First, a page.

Checking ventilation holes: Forgetting to check ventilation holes is an easy to forget maintenance mistake. Ventilation holes allow gas to escape and if it cannot escape, pressure is built up. If the pressure gets too high, it can cause an explosion resulting in safety concerns for the operator and others in the facility.
In contrast, lithium-ion batteries are virtually maintenance free, so they:
Can’t be overcharged
Don’t require watering
Don’t require cooldown periods
You may not realize just how much lead acid batteries can impact your operational efficiencies in terms of uptime, but lead acid batteries might be the one thing that are holding your operations back from scaling your warehouse efficiency to the next level.
Lithium-ion batteries can run for longer before needing to be charged, take less time to charge, and can be charged at your convenience (i.e., operator breaks). If you are trying to improve efficiencies, eliminating the extra step of trying to charge a lead acid battery is a big bonus.
To charge a lead acid battery, the operator must use special equipment to remove the battery and transport it to the charging station only to take a second lead acid battery that is charged and install it into the waiting forklift. Though it might only take 15 to 20 minutes, this is non-productive time that is repeatedly lost ever charging cycle.
If you want an efficient warehouse, lithium-ion batteries might be the solution since the battery packs do not need to be removed from the forklift for charging. That extra 15 to 20 minutes could be reclaimed for productive use to meet operational goals.
Accurately tracking labor costs can be tricky, especially when you are talking about minutes spent here and there on certain tasks. The labor costs associated with lead acid batteries are often overlooked for this reason. The time spent to maintain and operate forklifts with lead acid batteries should not be underestimated. Shorter run times means you will be spending more time swapping out batteries or equipment downtime for charging.
Plus, additional travel time to and from the battery charging room. You will spend labor on maintaining the batteries through:
Lithium-ion batteries help you eliminate all the unnecessary labor costs associated with lead acid batteries because they are essentially a maintenance free forklift battery pack. The battery management system (BMS) integrated in a lithium-ion battery pack helps to keep temperatures under control and automatically balance the cells when needed. This minimizes extra labor costs.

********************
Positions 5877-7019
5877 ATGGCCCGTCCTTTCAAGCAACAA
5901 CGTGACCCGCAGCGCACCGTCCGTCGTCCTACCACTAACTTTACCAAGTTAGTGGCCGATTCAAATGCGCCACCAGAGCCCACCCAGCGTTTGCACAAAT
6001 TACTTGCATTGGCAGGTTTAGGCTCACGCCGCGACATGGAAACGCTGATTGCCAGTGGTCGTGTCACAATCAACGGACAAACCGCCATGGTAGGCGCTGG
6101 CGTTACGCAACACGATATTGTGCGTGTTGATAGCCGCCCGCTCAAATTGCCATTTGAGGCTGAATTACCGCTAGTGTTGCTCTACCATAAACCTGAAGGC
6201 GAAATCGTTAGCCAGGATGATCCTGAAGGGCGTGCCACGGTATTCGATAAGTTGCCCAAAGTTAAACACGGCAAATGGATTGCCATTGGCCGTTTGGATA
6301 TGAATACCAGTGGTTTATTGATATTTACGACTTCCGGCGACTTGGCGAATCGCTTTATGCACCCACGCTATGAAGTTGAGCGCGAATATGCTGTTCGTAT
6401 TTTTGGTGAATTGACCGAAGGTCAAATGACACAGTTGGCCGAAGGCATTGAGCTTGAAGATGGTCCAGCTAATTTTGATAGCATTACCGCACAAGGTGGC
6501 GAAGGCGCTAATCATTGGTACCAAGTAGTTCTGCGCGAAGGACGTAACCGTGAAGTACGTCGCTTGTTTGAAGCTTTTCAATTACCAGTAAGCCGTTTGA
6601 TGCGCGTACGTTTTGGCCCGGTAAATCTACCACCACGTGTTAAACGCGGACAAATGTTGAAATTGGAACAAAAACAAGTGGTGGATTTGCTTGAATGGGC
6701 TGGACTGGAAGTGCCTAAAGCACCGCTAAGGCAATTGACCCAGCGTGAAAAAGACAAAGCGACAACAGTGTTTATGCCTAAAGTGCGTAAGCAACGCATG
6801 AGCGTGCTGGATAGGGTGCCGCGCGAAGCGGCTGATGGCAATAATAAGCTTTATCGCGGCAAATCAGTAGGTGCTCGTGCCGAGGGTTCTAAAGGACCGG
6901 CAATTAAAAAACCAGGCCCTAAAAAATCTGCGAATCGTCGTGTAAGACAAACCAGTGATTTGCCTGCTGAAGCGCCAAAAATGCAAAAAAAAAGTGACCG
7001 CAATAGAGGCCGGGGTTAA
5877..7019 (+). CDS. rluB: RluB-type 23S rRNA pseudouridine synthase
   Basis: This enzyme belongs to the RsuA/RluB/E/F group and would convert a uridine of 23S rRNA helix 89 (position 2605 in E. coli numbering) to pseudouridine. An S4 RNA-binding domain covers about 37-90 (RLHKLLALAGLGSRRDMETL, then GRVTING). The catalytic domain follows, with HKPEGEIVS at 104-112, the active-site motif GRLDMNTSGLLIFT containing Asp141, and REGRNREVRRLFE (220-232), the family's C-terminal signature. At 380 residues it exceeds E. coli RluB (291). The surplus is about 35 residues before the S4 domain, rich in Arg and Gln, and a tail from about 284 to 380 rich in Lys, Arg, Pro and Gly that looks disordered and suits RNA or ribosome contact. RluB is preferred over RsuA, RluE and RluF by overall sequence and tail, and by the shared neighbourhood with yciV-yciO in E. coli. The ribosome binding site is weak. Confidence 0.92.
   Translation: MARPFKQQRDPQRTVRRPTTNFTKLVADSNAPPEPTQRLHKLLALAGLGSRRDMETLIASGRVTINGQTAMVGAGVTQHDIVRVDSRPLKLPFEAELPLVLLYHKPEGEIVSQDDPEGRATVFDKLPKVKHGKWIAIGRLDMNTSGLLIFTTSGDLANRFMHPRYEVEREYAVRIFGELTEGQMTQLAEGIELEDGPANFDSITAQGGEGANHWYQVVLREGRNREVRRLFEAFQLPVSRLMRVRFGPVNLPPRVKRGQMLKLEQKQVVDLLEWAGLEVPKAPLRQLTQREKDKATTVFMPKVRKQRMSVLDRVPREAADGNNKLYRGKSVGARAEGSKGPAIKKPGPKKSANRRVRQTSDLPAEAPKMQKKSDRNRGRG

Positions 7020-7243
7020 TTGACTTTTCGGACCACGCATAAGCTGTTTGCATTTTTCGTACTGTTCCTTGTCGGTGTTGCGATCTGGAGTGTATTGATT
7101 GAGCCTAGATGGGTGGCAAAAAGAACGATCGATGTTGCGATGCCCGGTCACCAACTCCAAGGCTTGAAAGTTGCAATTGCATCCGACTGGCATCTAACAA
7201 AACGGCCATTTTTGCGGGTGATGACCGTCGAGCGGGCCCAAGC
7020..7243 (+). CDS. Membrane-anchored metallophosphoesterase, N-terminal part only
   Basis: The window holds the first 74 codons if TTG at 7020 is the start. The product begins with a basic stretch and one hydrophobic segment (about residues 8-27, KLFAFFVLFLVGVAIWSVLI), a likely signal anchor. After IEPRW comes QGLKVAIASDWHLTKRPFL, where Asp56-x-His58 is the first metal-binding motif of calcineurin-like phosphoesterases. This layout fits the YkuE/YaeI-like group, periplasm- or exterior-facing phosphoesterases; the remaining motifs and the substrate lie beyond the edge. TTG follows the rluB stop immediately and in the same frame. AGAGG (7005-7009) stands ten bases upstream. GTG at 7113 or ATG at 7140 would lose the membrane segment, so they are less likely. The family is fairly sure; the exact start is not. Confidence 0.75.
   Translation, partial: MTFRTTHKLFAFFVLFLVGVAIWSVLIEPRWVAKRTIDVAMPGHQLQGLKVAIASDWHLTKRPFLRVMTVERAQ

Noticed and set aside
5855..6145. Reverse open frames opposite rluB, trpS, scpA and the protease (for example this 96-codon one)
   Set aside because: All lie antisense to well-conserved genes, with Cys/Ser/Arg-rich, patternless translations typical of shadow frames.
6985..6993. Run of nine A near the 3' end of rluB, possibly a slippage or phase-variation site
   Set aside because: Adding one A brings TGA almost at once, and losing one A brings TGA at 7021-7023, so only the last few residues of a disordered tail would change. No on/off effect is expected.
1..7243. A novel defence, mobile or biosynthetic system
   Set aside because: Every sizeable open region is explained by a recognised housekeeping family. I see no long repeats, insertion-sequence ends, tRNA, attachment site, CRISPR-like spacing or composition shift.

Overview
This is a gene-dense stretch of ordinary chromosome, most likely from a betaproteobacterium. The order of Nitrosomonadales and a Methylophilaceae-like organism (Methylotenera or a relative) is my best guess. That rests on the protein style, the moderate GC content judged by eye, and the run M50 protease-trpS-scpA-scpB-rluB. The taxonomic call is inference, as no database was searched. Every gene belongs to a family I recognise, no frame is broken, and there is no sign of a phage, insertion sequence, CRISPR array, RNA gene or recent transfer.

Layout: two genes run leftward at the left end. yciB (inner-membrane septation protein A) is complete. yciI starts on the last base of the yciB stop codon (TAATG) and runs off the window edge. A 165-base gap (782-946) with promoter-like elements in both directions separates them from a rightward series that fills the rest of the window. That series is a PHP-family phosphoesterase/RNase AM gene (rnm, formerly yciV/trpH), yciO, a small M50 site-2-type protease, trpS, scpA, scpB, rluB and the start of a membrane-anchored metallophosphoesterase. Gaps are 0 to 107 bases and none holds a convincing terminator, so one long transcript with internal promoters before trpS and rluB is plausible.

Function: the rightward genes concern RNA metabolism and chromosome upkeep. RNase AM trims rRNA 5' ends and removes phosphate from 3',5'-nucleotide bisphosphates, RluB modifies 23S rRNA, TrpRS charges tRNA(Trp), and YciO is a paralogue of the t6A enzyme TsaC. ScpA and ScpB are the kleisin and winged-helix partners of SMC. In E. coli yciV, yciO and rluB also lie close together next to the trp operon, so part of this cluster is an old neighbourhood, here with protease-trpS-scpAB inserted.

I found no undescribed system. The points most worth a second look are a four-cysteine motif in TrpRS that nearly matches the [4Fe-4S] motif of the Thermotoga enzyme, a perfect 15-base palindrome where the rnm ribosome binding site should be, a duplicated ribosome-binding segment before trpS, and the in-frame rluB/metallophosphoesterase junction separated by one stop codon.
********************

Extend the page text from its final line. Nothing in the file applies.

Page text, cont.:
Lead acid batteries are more labor-intensive than lithium-ion batteries. Not only do they present more health and environmental hazards, because of watering and off-gassing, but they also create more ergonomic hazards. One of the most taught things in material handling is forklift safety. Within forklift safety training, handling the batteries that are used with the equipment is crucial, especially with lead acid batteries. Because of their maintenance and chemical hazards, they can produce, training is implemented to ensure workers are safe in certain situations that involve handling batteries.
When it comes to getting maximum ROI out of your operations, warehouse space is something to consider. Improving the physical flow and storage space of your warehouse is essential to saving time and money. That is why lead acid batteries might be costing you more than you think.
They require large, ventilated, and isolated charging/changing/maintenance rooms. These rooms are made to release lead acid battery gas cause by the heat from charging. Having a ventilated changing room is one requirement that is a must when purchasing lead acid batteries.
Lithium-ion batteries can help make your operations more cost-effective by eliminating the need for a dedicated battery room. The extra charging space can be reclaimed for your operations.
Improve Your ROI & Avoid Hidden Costs by Switching to Lithium-Ion Forklift Batteries
Many people think that a forklift battery’s purchase price is all they will need to consider. But this simply is not true. There are many other “hidden” costs associated with lead acid batteries that often get overlooked.
Time (i.e., efficiencies)
Fortunately, there is an easy way to avoid losing money to these hidden costs - make the transition to lithium-ion batteries. Lithium-ion batteries can help reduce those maintenance costs and safety concerns that are attributed to lead acid batteries, all while helping you create efficiency gains and a return on your investment.
How much does a forklift battery price? What You Should Know Before Buying One
Lithium Forklift Battery
Forklift Battery Price: When it comes to buying a battery for your forklift, the true cost of a forklift battery involves much more than just the initial price.
Often times, what appears to be the cheapest option can end up being the most expensive option in the long run.